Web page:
Ova Records is about to release an album of six remixes of the very popular "Awaken" track from the "Untie Me" (electronic ambient) album of 2005. And eight collaborative tracks by Sophie and Marc Mitchell (Isle of Jersey) and Human Movement - titled "Confessions of an Angel" is also about to be released.
The main focus for the rest of 2006 will then be the "Every Girl I Know Deserves a Packet of Stars" album - a collection of very New Zealand songs - written by Sophie since her return - plus a few surprizes!
You can also find more information about Sophie on muzic.net.nz.
The Puddle (George D. Henderson, guitar/piano/voice; Ross Jackson, Bass; Heath Te Au, Drums), are working on "Playboys in the Bush" their follow up to "Songs for Emily Valentine", having already laid down 24 tracks with Mike at Inca Studio in Wellington last year, including a remake of "Monogamy", an old live favourite. George will be playing in Wellington at the end of August, dates to be anounced, and, in Dunedin, in a one-off gig with The Chills (Martin Phillipps also singing with The Puddle) at Refuel (on campus, Otago Uni) on Wednesday 6th September
Who are your favourite NZ bands and artists?
Largely, but not exclusively, those I've also known and loved. At this particular moment, de profundis and all logrolling aside, I am thinking of The Enemy, Toy Love and Tall Dwarfs, Mark Thomas, Bill Vosburgh's The Perfect Strangers, early Watchdog, King Loser, later AbleTasmans, the Beat Rhythm Fashion 7"s, and Sam Swan's "Have You Checked The Children?" (Life in the Fridge Exists, from the LP ****). Two great guitarists, David Kilgour and Dave Mitchell. And so many unsung overnight heros besides.
I'm playing the new Dimmer album, and Humphries and Keen's "The Overflow", both of which have measurable traces of genius - they also sound beautiful. I rate Bic Runga, Pluto, Don McGlashan (probably no coincidence most of these people play on one anothers' songs).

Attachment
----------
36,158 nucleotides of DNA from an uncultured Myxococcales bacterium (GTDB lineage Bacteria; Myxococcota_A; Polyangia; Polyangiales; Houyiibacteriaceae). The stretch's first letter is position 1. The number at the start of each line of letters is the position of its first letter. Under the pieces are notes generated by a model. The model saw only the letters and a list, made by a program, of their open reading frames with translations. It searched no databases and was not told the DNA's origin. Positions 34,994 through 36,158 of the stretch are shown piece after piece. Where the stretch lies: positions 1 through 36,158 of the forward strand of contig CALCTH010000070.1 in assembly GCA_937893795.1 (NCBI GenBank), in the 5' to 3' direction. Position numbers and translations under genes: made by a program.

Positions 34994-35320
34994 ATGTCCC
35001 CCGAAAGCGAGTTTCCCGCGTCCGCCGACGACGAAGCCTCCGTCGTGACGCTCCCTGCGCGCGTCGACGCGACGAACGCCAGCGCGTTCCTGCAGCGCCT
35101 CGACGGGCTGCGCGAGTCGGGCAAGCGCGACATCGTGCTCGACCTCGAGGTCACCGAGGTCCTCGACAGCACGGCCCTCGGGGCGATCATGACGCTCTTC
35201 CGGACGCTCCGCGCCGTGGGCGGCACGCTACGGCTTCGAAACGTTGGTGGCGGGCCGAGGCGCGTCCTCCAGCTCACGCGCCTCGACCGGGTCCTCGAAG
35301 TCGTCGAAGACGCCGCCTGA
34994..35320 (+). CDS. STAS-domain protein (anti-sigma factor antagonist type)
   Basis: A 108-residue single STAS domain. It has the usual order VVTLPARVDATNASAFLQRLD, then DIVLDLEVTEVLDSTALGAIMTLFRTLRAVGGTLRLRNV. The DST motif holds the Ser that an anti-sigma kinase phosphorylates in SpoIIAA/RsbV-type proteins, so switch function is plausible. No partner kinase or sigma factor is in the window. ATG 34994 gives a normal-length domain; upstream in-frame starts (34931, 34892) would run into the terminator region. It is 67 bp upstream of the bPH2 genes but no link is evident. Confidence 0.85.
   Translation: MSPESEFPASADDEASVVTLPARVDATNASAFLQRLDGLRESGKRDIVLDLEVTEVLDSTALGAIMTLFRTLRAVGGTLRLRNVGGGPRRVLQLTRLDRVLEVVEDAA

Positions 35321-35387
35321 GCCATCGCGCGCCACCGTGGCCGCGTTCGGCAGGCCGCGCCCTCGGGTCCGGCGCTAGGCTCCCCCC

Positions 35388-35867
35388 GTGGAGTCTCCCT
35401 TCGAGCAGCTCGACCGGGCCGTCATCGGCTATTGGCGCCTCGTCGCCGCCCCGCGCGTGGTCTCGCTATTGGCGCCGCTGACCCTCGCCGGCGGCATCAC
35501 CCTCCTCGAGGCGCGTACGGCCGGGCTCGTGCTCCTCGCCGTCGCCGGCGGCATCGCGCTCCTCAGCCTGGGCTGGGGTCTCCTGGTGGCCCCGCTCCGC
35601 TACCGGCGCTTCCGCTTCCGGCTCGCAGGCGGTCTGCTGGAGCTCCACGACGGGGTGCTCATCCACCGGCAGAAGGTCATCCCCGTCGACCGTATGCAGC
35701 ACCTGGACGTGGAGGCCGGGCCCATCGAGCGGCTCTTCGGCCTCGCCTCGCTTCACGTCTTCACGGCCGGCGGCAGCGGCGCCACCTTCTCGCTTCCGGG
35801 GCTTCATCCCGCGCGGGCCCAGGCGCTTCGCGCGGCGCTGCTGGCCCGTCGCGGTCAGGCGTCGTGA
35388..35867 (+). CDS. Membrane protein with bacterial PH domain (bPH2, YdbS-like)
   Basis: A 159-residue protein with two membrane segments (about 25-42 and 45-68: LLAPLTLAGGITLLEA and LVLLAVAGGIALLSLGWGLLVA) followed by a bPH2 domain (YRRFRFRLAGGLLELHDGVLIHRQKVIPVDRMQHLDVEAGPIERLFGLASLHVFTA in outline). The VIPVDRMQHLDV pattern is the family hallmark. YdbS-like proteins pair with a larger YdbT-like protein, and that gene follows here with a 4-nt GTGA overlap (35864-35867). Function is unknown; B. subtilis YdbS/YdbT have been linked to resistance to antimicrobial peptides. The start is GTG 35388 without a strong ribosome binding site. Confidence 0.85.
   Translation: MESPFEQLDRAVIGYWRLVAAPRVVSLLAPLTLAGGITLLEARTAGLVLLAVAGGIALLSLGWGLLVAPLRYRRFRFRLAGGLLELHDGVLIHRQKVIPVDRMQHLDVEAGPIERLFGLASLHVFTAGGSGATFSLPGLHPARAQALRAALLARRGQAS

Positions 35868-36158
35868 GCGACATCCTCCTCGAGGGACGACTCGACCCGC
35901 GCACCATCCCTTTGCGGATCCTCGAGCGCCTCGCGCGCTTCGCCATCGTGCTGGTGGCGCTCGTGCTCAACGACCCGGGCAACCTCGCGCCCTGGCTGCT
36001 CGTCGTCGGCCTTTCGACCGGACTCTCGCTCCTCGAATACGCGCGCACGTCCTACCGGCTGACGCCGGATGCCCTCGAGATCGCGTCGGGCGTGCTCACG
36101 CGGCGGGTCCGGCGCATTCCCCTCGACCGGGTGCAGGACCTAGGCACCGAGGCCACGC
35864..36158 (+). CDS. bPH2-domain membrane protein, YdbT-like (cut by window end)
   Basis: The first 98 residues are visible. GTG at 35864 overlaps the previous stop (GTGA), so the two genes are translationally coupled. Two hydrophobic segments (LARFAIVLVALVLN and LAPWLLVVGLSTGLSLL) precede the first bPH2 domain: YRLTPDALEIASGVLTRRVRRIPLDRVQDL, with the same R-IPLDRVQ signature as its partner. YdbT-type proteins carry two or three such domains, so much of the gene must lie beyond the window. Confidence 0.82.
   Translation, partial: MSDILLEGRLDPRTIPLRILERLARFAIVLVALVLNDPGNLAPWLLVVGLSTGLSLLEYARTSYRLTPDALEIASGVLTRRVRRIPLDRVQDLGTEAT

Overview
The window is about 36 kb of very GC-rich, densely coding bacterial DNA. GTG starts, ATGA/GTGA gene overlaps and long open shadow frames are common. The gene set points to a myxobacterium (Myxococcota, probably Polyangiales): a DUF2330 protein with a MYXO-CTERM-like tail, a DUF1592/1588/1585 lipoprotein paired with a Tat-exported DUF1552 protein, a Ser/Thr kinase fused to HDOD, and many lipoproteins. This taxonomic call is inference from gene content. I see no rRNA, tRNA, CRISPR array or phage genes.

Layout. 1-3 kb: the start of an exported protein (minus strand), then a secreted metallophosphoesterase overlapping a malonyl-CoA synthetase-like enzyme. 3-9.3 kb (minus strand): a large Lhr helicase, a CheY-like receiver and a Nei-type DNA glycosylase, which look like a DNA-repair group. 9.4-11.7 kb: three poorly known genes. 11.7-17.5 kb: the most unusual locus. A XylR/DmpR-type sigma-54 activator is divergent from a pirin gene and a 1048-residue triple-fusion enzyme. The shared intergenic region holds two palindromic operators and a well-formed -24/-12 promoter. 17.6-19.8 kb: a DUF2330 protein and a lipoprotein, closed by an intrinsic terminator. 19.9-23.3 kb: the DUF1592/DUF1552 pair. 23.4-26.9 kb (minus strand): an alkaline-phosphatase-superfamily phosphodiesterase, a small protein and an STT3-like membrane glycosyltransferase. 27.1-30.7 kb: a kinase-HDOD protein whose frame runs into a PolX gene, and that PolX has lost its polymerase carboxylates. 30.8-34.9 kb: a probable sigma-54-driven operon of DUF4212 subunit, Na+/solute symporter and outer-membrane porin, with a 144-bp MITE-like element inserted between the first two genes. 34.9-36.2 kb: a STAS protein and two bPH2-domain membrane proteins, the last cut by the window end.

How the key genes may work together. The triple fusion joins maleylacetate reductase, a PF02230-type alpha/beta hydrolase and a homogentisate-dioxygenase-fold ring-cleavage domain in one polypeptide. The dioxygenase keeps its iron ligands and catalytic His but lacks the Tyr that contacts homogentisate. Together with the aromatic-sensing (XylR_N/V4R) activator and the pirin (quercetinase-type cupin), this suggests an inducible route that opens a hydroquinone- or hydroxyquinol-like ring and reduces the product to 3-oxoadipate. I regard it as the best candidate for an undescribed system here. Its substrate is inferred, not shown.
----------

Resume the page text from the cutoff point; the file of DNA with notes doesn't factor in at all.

Heath: Favourite NZ bands? Bailter Space, Clean, early Verlaines, Pretty Wicked Head and of course the Puddle.
What is your favourite NZ venue?
Sammy's, - Dunedin, Chicks, and the Town Hall - Port Chalmers
What is the best thing about being in The Puddle?
The whole gang thing: looking out for each other.
The Work Ethic.
Knowing that there are, on occasion, enough people in New Zealand with good taste to fill a large room, and that, whenever they meet, they want The Puddle to entertain them.
What is the best live gig you have ever been to?
Undoubtedly a Puddle gig, Chicks at Port Chalmers. Then Watchdog doing covers at the Invercargill Town Hall, Xmas 1973, and Tall Dwarfs' first Dunedin gig. The Violent Femmes. The Great Unwashed with David and Hamish Kilgour, Peter Gutteridge and Ross Humphries were astounding live, so were The Perfect Strangers as a 3-piece or with Mark "Sharkface" Thomas singing. Other contenders include Celia Pavlova singing with The Axel Grinders at the Wharf, Dunedin, The Enemy at Zwines, Toy Love at the Last Resort, Watchdog at the Invercargill YMCA 1974. Add one each of the heavy metal and pop-rock groups that also played at those Invercargill Y gigs (3 bands every Friday night) and you perhaps do have the best gig. Ever. Glam and metal (Zep, Alice, Purple, Sabbath, Heep), so theatrical, are ideal styles for covers bands (I've always prefered the better covers bands - the better the songs, the better the gig, and few bands have as many good songs as a covers band, right?). Live music in NZ went downhill in 1975-76, when the bands began to get "funky" in a costive and fidgety, imitation honky-cat style…and the buddha sticks dried up. The hippies had to go straight,
And suddenly only those who could ride the new wave would have a chance.
Where do you see The Puddle in 5 years?
Another 5 years ahead of our time, I suppose, in 2016. Or (2011) getting high at Abbey Road or the Record Plant and recording another classic album. Or, assuming that I don't win Lotto, in a garage somewhere rehearsing for the hell of it.
How do you keep in contact with your fans?
They know where to find me. And then there's http://blog.myspace.com/georgedhenderson - and former puddle keyboard guru Richard Cotton (the genius behind the samples on Southern Man) has an excellent website at www.insanitywetrust.com, with much Puddle info; also, the Powertools sites (especially the German one, which includes some notes on "…Emily Valentine") are worth a visit.
What rumour would you like to start about yourselves?
Are there not enough already?
What advice would you like to give to other aspiring musicians?
Play as much as you can now, while it all still sounds good, because once you have good taste it'll be harder to get that valuable experience.
Beware the boyfriend/girlfiend axis.
You're competing in the only sport where doping's still good form. Don't be a sucker - make sure you're fully informed about everything you do.
Music can carry just as much meaning as you want to give it. Or as little. But the most primal rocker and the most crafted ballad, if both done for love, have more in common with each other than with any music made to please some supposed "market".
Anything that would be good in a novel or a poem is probably fit material for a song.
If your music has to play loud, do something to protect your hearing. If it doesn't, then turn everything down to protect ours.